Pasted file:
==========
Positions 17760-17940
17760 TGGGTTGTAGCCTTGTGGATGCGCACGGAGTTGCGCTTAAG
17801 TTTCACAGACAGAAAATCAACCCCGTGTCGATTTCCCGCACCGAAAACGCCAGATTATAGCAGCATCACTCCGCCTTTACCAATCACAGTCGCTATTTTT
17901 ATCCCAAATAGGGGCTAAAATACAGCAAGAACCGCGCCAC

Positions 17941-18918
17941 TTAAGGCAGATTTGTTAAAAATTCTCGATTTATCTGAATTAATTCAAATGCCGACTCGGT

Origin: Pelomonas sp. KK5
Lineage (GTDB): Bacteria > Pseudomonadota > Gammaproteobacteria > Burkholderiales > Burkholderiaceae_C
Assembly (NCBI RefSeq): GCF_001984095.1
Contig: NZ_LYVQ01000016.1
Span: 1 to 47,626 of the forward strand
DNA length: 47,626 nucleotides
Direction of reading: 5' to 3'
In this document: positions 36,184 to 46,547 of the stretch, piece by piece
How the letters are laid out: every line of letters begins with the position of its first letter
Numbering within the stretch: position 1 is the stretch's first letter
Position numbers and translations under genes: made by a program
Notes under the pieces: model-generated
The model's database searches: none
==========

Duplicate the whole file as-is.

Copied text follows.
Positions 17760-17940
17760 TGGGTTGTAGCCTTGTGGATGCGCACGGAGTTGCGCTTAAG
17801 TTTCACAGACAGAAAATCAACCCCGTGTCGATTTCCCGCACCGAAAACGCCAGATTATAGCAGCATCACTCCGCCTTTACCAATCACAGTCGCTATTTTT
17901 ATCCCAAATAGGGGCTAAAATACAGCAAGAACCGCGCCAC

Positions 17941-18918
17941 TTAAGGCAGATTTGTTAAAAATTCTCGATTTATCTGAATTAATTCAAATGCCGACTCGGT

Origin: Pelomonas sp. KK5
Lineage (GTDB): Bacteria > Pseudomonadota > Gammaproteobacteria > Burkholderiales > Burkholderiaceae_C
Assembly (NCBI RefSeq): GCF_001984095.1
Contig: NZ_LYVQ01000016.1
Span: 1 to 47,626 of the forward strand
DNA length: 47,626 nucleotides
Direction of reading: 5' to 3'
In this document: positions 36,184 to 46,547 of the stretch, piece by piece
How the letters are laid out: every line of letters begins with the position of its first letter
Numbering within the stretch: position 1 is the stretch's first letter
Position numbers and translations under genes: made by a program
Notes under the pieces: model-generated
The model's database searches: none